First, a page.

Korea Southern Power Co., a unit of the nation’s monopoly power distributor, is in talks to buy a stake in a British carbon-capture project that may cost 5 billion pounds ($8 billion) to develop, people familiar with the discussions said.
The level of Korean equity ownership in the project owned by 2Co Energy Ltd. would be determined after 2Co determines how much funding it can obtain from European investors, said the people who asked not to be named because the discussions are confidential. One of the officials said funding results would be available no later than early November.
2Co Energy Chief Executive Officer Lewis Gillies said on Oct. 24 that the company is selling a stake in its Don Valley CCS project in northern England to a South Korean utility, adding a second investor from the East Asian country after bringing in Samsung C&T Corp. in March.
The project will trap 90 percent of emissions from a new coal-fired power plant in south Yorkshire and store them about 3 kilometers (1.9 miles) under the North Sea. The CO2 streams also will help push crude out of aging oilfields.
2Co Energy already won 180 million euros from the European Energy Program for Recovery and is first in a ranking of likely winners for funds in the European Commission’s NER300 program. That funding award is due by the end of this year. The company also entered a 1 billion-pound CCS financing competition in Britain, with results yet to be announced.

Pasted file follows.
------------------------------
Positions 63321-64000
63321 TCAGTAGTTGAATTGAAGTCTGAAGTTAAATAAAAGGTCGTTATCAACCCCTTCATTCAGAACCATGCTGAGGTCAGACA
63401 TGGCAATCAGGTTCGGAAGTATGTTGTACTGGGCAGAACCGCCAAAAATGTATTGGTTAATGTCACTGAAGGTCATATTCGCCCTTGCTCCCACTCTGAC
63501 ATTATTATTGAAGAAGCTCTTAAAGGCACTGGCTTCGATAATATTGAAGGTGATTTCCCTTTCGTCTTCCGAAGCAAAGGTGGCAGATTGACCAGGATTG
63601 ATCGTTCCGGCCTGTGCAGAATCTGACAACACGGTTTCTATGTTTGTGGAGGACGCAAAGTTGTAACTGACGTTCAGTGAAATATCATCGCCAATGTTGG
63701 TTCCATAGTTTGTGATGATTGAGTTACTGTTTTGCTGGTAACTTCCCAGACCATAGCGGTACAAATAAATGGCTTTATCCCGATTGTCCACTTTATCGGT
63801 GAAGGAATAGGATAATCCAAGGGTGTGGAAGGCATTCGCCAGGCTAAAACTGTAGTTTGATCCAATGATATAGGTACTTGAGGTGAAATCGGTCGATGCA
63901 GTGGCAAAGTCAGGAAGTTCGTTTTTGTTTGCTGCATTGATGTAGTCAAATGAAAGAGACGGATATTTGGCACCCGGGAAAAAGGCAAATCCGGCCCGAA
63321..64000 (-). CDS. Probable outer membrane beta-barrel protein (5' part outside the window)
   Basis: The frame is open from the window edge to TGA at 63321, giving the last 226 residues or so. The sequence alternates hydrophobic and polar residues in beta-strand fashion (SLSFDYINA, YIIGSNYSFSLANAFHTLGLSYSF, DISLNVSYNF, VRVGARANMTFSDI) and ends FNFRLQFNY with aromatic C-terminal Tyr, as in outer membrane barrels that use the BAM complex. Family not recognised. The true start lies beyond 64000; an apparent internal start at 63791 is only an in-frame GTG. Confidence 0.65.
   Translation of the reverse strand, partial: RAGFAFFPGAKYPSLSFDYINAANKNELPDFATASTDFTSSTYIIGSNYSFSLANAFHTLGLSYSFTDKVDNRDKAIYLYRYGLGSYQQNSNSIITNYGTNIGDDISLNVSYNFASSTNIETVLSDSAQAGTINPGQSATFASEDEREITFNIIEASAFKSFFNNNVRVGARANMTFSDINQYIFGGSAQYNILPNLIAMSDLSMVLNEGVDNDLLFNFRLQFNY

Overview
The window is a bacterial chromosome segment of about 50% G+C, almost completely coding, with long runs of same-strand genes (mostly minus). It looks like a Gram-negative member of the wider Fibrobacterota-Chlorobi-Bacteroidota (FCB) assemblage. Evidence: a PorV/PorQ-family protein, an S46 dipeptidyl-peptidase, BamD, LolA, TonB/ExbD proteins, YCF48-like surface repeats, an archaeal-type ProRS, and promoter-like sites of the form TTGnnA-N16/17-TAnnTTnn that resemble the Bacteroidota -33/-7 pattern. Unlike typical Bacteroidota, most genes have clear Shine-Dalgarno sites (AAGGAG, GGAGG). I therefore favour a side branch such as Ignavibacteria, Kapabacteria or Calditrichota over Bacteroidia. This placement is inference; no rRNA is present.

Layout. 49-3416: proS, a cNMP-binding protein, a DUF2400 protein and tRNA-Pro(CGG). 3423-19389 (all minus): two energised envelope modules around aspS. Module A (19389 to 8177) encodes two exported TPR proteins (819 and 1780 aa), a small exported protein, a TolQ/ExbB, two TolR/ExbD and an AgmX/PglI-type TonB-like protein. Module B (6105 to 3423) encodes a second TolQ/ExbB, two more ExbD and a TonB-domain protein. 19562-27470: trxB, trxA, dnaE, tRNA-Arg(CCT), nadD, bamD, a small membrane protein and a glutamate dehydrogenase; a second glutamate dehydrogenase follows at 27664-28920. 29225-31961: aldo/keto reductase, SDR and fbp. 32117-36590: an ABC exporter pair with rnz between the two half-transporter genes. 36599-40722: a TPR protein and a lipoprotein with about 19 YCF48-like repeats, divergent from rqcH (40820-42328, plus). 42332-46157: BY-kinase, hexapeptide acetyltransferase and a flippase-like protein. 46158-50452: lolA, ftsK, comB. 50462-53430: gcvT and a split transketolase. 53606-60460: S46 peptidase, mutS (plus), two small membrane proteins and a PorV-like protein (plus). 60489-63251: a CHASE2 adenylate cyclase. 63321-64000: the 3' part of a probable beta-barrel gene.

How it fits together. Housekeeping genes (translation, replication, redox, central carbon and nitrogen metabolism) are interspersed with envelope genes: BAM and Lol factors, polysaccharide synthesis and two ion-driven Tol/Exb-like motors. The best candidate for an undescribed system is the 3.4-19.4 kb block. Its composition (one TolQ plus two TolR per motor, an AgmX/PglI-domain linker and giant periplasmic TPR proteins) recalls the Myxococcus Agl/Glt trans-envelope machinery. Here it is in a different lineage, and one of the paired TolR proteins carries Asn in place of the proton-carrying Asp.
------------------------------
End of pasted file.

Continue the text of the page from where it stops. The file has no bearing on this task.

Jane Paxman, a spokeswoman at London-based 2Co Energy, declined to comment by phone. Spokesmen at Seoul-based Korea Southern Power declined to comment.
Developers of CCS projects are looking to investors in Asia to fund the technology, which is yet to operate on a commercial scale at power plants. The Export-Import Bank of China agreed in September to finance about half of a Summit Power Group LLC carbon-capture project in Texas. Korea is interested in developing its own expertise in CCS to reduce its fossil fuel emissions.
2Co Energy, backed by Texan private equity firm TPG Capital, agreed to sell a 15 percent stake in the Don Valley venture to a Samsung subsidiary in March, and in June sold a further 15 percent to Linde AG’s U.K. unit.
The Don Valley project envisions a 3-billion pounds onshore facility and another 1 billion invested offshore. Further costs will cover infrastructure such as a 400-kilometer pipeline.